Date of Award
Doctor of Philosophy
Curriculum and Instruction
Daniel C. Robinson
The purpose of this study was to examine the retention and graduation rates for 125 black students who had enrolled as freshmen at Iowa State University in 1984. The study examined student history data from the university's data base and information on the college experience at Iowa State, based on telephone interviews with 95 former students. The study identified factors associated with black students who graduated and those who withdrew from Iowa State University;Information obtained from the Iowa State University data base determined that black students who graduated had higher ACT scores, high school rank, and grade point averages, than had the students who did not graduate. Generally, out-of-state students were more successful than were Iowa residents. The ACT scores were significantly greater for males as compared to females. The total ACT scores for males who graduated exceeded those of females who graduated or who withdrew. Females who graduated had higher average scores than females who withdrew; the significance level was also greater than that for males. Interestingly, the out-of-state subjects who graduated had significantly higher ACT composite scores than did the out-of-state subjects who withdrew;The second phase of the study involved a telephone interview with each former student to secure information about his or her experience at Iowa State University. Two major areas identified as significant factors of the students' likelihood of success included involvement in campus organizations and activities, and positive interaction with faculty and staff. The major reason for Iowa State University's high black student dropout rate, as cited by former black students included the following: lack of social and cultural outlets; small amount of black faculty, staff and students; and racial discrimination.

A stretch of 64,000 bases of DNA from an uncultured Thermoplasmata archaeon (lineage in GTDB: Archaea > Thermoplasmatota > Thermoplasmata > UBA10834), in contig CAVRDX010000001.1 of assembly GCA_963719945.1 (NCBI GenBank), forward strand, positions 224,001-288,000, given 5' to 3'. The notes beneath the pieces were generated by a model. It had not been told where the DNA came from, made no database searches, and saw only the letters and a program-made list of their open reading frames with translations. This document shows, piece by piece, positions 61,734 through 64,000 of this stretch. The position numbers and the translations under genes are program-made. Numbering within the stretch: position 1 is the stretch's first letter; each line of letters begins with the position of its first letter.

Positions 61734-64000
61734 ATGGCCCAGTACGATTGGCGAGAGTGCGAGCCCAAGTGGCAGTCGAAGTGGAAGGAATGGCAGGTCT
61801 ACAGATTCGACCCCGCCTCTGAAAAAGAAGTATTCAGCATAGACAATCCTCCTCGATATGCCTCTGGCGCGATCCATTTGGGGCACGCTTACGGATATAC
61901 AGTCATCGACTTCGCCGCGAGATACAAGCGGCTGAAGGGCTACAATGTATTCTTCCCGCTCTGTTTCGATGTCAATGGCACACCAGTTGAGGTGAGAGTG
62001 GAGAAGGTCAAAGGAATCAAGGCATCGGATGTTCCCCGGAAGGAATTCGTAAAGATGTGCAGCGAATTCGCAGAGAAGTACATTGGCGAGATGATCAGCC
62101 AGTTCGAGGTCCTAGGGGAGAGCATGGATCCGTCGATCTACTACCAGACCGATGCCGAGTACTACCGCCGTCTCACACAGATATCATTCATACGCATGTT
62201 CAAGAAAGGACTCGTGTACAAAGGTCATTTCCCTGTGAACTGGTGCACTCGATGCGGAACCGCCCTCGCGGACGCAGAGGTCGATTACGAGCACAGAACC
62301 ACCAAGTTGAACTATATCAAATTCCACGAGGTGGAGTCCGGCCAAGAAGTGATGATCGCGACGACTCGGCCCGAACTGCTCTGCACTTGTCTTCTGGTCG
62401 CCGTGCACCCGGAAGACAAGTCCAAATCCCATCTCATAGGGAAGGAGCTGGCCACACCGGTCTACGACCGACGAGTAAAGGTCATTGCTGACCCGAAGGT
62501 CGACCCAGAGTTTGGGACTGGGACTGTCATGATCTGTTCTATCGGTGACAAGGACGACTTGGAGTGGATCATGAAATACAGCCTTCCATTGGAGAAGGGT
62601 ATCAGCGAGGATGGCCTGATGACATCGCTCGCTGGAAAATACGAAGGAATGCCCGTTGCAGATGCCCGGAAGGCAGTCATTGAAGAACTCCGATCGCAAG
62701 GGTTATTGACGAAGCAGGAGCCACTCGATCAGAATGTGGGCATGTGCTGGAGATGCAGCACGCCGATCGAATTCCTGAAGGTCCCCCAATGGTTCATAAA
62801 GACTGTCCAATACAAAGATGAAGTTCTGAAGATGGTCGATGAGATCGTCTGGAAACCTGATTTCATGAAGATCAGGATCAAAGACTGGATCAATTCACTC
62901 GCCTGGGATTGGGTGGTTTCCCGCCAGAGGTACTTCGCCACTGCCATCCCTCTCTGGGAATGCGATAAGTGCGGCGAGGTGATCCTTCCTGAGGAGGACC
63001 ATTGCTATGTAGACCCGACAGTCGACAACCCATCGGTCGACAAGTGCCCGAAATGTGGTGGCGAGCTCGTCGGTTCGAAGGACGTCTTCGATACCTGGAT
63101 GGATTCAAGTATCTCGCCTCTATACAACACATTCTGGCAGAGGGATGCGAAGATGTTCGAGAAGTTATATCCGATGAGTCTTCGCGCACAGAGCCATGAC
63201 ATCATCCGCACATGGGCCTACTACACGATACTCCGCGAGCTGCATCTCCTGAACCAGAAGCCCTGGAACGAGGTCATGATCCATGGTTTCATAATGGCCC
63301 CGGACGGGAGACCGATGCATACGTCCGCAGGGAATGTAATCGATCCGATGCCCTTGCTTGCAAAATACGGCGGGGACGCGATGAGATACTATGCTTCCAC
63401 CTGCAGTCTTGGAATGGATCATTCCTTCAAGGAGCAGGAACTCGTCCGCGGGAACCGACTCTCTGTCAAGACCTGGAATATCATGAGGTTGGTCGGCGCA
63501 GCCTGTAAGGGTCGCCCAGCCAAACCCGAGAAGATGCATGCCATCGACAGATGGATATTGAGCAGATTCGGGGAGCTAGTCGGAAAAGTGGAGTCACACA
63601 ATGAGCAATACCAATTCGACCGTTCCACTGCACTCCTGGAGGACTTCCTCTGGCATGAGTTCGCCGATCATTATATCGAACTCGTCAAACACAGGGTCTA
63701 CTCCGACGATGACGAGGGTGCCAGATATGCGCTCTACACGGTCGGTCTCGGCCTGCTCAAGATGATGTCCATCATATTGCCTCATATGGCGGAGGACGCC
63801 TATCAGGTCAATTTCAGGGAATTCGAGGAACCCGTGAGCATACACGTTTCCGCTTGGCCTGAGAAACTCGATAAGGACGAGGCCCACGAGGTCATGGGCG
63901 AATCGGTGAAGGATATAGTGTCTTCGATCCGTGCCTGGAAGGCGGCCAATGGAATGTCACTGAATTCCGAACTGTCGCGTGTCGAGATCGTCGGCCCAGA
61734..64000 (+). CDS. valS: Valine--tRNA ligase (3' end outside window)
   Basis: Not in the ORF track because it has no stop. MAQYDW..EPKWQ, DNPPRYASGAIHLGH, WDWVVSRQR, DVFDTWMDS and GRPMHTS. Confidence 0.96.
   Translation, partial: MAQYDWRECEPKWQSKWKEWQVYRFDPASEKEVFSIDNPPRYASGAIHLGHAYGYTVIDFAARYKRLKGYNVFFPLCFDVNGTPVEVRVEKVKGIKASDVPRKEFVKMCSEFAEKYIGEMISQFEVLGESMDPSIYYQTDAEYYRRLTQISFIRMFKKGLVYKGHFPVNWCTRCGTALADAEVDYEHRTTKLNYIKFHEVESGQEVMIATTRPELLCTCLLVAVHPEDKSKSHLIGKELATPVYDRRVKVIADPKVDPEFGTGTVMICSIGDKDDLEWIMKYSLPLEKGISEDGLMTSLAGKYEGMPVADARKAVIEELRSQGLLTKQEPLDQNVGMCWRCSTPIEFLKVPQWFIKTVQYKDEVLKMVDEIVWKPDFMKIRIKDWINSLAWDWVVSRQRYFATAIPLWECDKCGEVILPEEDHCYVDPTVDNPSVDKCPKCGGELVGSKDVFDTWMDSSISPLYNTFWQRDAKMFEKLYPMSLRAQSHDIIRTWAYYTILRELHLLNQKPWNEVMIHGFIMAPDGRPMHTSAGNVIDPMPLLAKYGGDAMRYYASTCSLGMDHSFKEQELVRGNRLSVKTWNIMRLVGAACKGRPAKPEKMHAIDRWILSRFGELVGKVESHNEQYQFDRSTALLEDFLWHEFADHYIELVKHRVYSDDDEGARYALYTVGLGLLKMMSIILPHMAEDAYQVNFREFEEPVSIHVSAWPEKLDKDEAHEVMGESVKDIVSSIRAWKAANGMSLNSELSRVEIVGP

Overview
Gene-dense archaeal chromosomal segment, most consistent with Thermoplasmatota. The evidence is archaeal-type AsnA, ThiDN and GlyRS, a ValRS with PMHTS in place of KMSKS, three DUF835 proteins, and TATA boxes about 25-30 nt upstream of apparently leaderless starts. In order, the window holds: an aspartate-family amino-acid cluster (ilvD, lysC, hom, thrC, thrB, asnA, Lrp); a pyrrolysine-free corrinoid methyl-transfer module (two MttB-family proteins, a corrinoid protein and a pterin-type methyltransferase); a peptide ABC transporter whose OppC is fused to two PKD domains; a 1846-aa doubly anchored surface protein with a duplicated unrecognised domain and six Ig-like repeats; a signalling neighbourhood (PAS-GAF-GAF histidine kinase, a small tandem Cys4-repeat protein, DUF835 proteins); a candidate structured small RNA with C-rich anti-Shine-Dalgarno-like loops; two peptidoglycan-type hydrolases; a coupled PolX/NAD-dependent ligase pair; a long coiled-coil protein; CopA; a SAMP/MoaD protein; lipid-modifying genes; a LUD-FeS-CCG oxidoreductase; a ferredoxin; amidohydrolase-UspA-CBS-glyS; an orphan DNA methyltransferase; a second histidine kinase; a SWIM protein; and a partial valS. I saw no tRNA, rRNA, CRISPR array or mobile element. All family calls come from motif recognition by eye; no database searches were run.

Digital Repository @ Iowa State University, http://lib.dr.iastate.edu/
Elaine Patterson Walker
Walker, Elaine Patterson, "Factors that contribute to black students retention and graduation at Iowa State University " (1992). Retrospective Theses and Dissertations. 9961.